Thursday, August 4, 2011

On a Serious Note ...

When did our parents stop being parents and start being our peers? 

When we're kids, our parents can do no wrong (other than making us eat our dinner before dessert, forcing us to finish our homework, and giving us bedtimes before all the good shows come on) ... they're doing what is best for us, even if we don't necessarily agree. 

My brother and I had a pretty rad childhood.  We had a stay-at-home mom, an exceptionally hard working but incredibly loving dad, and grandparents who couldn't be more active in our lives.  We both were in all kinds of after-school activities; our mom went to every single school concert, party, field trip, and game; I had a big brother who I worshipped; we took great vacations, were loved like crazy, and generally had a pretty kickass lifestyle.

I can pinpoint the moment that I stopped being the kid in my family and started being the primary adult.  The second I found out that my mom was in shock trauma due to a severe car accident, I was forced to grow the eff up and be the adult.  No need to get into details, but that accident taught me a huge life lesson: our parents are not these magical fictional characters that we place on a pedestal; they're real, they make mistakes, and they're human.  Doesn't make it any easier to deal with ... in fact, it's just plain weird to think of your parents as anything more than Mom and Dad.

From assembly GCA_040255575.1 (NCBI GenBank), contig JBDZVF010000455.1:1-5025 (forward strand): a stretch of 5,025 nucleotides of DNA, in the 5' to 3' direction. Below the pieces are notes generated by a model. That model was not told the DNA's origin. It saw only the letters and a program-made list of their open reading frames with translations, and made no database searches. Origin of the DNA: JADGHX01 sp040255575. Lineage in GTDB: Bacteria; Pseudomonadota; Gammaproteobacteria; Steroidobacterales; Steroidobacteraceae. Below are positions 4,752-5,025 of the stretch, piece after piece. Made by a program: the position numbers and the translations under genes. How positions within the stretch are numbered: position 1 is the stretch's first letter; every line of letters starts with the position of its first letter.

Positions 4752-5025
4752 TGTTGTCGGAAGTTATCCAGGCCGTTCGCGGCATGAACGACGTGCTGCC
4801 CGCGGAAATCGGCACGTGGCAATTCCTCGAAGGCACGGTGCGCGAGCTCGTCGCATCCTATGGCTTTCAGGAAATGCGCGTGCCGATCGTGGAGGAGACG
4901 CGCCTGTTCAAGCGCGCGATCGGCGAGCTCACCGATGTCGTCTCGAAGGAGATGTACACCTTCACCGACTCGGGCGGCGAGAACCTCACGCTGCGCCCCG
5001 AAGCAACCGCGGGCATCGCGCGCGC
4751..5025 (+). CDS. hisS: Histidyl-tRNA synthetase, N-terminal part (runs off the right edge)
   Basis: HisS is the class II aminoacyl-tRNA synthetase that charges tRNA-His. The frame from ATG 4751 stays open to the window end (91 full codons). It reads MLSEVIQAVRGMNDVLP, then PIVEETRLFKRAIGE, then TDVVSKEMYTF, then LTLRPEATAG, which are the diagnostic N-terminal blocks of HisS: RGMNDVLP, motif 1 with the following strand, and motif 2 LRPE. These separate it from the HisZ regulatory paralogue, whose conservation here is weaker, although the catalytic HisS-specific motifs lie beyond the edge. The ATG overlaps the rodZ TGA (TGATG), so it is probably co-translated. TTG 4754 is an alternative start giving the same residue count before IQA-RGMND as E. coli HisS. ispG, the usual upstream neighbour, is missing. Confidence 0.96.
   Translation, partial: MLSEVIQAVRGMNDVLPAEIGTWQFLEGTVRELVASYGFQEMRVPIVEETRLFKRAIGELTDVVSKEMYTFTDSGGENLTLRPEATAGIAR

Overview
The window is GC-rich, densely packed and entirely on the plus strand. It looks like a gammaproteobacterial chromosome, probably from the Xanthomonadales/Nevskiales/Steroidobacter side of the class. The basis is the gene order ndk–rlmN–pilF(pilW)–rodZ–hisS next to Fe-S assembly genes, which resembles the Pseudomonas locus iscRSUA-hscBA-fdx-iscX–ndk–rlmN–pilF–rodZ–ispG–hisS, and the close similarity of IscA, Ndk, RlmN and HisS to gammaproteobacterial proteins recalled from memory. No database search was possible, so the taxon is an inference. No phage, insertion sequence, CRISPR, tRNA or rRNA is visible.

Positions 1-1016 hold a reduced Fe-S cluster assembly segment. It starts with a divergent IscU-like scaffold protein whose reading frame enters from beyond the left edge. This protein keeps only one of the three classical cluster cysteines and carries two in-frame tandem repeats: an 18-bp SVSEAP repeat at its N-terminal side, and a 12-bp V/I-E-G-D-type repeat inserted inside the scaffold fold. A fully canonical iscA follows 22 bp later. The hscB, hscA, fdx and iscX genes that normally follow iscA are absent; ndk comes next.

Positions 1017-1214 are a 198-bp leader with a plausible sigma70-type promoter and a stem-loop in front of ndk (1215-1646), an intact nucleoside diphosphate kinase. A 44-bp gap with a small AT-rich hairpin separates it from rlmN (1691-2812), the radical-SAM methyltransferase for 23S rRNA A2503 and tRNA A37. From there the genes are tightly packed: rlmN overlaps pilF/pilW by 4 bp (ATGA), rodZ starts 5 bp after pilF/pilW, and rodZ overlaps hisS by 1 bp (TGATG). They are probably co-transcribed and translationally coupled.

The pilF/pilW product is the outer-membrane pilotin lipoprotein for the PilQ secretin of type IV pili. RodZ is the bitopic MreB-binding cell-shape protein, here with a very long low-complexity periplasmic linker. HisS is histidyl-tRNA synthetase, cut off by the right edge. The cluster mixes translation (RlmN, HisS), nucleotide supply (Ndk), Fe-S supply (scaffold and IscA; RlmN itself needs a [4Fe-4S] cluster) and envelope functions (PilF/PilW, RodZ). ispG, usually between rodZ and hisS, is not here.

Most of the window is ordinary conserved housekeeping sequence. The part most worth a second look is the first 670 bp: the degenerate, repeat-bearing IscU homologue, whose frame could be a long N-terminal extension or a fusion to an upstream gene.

Ever since that accident 7 years ago, I have continued to be the mother figure in my family.  My brother has always been babied by me, which I love to this day.  My mother, however, likes to think of me as more her "friend" than her child.  And quite honestly, I've been more so her guardian, protector, and therapist than anything else.  Who can have time or ability to be someones child after all of those responsibilities take their toll?

Is it healthy to have a parent and child switch roles?  They call our generation the "sandwich generation," because adults are stuck between the role of parenting their children and caring for their aging parents.  But what is it considered when a parent just starts going wild and their 20-something child has to pick up the pieces?

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